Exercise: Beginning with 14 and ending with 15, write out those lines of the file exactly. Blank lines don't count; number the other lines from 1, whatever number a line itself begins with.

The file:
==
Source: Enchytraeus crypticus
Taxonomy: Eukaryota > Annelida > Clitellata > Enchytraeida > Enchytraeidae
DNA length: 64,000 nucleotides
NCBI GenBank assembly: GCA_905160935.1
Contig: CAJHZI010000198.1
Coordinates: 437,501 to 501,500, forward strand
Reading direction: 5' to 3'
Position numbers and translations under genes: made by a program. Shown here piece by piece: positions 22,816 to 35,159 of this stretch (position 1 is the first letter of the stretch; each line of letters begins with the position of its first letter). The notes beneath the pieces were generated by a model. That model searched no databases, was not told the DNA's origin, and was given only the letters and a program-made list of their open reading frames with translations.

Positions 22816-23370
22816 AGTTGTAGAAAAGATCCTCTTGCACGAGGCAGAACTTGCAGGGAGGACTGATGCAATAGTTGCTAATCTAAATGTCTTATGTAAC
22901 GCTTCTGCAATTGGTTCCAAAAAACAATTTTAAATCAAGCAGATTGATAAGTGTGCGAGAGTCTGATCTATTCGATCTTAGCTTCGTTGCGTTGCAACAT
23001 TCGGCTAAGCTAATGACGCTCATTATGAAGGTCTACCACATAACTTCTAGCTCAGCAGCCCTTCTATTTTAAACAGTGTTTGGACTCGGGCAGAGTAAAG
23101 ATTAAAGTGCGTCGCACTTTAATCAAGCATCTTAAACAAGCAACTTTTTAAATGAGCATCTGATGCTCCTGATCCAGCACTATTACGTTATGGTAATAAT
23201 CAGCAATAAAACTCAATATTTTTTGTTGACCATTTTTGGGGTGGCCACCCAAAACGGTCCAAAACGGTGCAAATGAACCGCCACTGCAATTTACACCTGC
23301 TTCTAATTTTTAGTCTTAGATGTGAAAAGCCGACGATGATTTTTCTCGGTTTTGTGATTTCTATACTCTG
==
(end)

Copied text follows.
23201 CAGCAATAAAACTCAATATTTTTTGTTGACCATTTTTGGGGTGGCCACCCAAAACGGTCCAAAACGGTGCAAATGAACCGCCACTGCAATTTACACCTGC
23301 TTCTAATTTTTAGTCTTAGATGTGAAAAGCCGACGATGATTTTTCTCGGTTTTGTGATTTCTATACTCTG